3 Ways the Cloud Benefits Government Agencies

Government agencies like the security, compliance, and reliability.

While businesses both big and small began migrating their infrastructure to the cloud and reaping the rewards years ago, government agencies have been a little slower to make the move. But that’s beginning to change. Today, the U.S. Army, Air Force, and Navy, along with the Departments of Justice, Agriculture, and Education have all taken their operations to the cloud, paving the way for others.

A Preference for Private Clouds

While some businesses gravitate toward public cloud giants like Amazon Web Services (AWS), Microsoft Azure, and Google because of their familiarity, the federal government has been approaching cloud migration a bit differently. Due to the level of security required for their data (among other reasons), many government agencies are choosing a private cloud environment. The private cloud offers similar advantages to public clouds, including scalability and self-service, yet provides a proprietary architecture that improves security protocols.

 The Department of Defense Steps Up

The most recent government department eyeing the move is the Department of Defense (DOD). Defense Secretary Jim Mattis has made it clear that the Pentagon must take aggressive steps to embrace emerging cloud technologies to maintain military dominance. In addition, a 2017 memo from Deputy Secretary of Defense Patrick Shanahan ordered the creation of the DOD Cloud Executive Steering Group. The goal? “To devise and oversee the execution of a strategy to accelerate the adoption of cloud architecture and cloud services.”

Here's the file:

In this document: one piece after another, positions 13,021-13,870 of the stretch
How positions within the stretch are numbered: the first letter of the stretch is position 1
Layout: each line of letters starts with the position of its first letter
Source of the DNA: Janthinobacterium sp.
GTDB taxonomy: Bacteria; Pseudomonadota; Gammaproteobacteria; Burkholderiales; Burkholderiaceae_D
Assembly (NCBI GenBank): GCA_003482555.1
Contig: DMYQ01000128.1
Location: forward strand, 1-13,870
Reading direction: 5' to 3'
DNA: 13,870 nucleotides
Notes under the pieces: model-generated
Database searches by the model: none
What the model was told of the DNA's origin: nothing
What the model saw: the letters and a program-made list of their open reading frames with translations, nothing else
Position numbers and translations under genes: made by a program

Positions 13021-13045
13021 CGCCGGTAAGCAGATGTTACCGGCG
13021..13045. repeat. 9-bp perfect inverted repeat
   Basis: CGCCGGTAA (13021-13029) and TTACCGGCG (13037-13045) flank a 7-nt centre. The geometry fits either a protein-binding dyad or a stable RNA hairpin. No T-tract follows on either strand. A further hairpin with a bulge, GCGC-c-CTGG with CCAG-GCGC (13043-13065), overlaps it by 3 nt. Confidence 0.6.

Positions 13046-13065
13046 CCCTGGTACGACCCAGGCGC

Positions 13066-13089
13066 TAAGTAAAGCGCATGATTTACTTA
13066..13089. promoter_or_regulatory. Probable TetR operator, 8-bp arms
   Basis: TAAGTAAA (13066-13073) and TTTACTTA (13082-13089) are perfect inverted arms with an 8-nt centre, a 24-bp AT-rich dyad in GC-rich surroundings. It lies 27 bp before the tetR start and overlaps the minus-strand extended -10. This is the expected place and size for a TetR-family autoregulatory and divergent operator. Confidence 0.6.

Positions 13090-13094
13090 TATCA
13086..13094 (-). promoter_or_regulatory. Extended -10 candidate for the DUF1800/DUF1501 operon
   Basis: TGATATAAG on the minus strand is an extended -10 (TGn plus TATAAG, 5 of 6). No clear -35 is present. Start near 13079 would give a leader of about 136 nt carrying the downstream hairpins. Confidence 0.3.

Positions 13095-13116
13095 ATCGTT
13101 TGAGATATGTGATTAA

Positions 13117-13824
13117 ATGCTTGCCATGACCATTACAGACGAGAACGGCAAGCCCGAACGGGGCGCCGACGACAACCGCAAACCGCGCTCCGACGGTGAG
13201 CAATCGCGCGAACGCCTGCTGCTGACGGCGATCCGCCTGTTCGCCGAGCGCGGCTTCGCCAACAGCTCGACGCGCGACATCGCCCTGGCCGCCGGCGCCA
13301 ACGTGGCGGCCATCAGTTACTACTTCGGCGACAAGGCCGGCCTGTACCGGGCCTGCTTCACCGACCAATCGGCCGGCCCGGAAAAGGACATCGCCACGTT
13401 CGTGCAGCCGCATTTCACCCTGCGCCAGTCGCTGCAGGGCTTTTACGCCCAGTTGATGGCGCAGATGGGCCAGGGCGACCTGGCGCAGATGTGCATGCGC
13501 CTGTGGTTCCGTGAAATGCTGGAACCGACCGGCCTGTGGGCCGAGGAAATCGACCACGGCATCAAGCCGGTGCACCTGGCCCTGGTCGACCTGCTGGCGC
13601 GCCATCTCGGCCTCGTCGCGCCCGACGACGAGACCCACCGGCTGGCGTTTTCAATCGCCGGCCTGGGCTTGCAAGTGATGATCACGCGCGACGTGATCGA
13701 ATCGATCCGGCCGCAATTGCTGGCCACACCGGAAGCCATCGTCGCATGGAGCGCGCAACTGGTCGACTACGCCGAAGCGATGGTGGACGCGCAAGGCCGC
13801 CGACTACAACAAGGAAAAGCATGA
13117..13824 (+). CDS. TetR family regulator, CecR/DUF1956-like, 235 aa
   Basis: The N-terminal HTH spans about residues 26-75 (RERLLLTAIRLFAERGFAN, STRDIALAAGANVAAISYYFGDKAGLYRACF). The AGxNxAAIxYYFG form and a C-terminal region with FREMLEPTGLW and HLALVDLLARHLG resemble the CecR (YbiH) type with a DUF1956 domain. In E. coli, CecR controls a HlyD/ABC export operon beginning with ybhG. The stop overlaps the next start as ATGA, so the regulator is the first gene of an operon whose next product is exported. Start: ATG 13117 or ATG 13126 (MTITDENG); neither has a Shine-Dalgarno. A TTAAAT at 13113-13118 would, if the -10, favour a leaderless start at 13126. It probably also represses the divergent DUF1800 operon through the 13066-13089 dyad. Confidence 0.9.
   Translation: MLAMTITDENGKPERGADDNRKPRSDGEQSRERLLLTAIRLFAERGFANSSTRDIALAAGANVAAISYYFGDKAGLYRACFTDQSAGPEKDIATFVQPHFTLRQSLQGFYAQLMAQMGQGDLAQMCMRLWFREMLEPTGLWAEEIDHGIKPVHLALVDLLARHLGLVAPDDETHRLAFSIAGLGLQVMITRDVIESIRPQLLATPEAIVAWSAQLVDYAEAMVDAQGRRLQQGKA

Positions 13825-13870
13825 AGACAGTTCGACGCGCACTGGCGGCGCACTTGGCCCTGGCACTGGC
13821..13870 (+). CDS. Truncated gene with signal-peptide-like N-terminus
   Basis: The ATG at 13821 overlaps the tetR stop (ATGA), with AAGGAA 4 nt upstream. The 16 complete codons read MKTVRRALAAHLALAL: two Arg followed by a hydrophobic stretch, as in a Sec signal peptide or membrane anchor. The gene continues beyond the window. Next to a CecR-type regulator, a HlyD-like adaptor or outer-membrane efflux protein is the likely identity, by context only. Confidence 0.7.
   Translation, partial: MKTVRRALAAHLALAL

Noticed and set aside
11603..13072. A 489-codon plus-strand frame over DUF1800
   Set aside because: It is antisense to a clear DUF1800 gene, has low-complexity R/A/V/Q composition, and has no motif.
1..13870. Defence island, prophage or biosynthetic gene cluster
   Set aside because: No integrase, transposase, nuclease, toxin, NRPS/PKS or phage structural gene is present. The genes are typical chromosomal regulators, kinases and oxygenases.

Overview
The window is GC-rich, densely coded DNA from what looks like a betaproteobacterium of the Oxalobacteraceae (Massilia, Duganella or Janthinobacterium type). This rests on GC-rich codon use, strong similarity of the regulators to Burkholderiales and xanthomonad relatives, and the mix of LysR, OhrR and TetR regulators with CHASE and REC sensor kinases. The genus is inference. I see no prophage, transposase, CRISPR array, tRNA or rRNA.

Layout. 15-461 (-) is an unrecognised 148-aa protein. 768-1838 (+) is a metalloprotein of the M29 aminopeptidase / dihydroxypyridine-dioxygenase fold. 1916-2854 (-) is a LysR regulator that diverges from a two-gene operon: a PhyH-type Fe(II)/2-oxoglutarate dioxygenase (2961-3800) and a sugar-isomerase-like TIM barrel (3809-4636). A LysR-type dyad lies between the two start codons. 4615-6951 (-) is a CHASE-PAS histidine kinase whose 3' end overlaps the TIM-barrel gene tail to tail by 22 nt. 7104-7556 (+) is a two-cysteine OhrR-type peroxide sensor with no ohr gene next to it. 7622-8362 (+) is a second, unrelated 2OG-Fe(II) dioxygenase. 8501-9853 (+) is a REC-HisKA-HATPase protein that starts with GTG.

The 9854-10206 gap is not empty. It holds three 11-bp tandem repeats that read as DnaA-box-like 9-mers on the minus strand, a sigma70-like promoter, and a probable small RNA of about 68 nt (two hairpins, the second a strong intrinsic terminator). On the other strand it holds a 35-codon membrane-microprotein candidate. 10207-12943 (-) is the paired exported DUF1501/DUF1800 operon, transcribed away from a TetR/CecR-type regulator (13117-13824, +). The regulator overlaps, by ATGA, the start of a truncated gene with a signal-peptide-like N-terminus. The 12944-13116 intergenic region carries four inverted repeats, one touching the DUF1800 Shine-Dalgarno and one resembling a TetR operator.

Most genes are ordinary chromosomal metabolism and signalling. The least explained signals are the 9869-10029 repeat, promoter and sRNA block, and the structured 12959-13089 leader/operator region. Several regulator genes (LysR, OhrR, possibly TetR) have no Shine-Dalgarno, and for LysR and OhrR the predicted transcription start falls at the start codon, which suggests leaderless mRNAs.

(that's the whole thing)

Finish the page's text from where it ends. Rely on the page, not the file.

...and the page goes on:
Clearly, the cloud has government agencies of all types ready to beef up security, compliance, and performance.

1. Security

Legacy systems, antiquated software, and a lack of funding can make adequate security nearly impossible—and studies prove it. The 2018 Thales Data Threat Report (Federal Edition) reveals that U.S. federal agencies are experiencing an increase in data breaches year over year. According to IT professionals working within the federal sector, an alarming 57 percent of agencies reported experiencing a data breach in the past year.

Along with data breaches, ransomware is also on the rise. As its name implies, ransomware involves a hacker finding a vulnerability within an agency’s infrastructure, gaining unauthorized access, and then encrypting all the data.

To get the data back, victims must pay a ransom (and there’s no guarantee the hacker will make good on the promise to release the data). Today, ransomware is such a serious threat that the Federal Bureau of Investigations (FBI) has even issued a new report warning of the danger; you can read all about that here.

But federal agencies aren’t the only ones in danger; state and local governments are also being targeted. You’ve undoubtedly heard about the ransomware attack on the City of Atlanta which put ATL on lockdown for nearly two weeks. Another major attack that received less media fanfare occurred in Sarasota, Florida just two years ago. It was the worst cyberattack in the city's history, with ransom demands approaching $33 million. How’d it all go down? An employee clicked on a link that read, “scanned invoice.” And just like that, 160,000 city files became encrypted.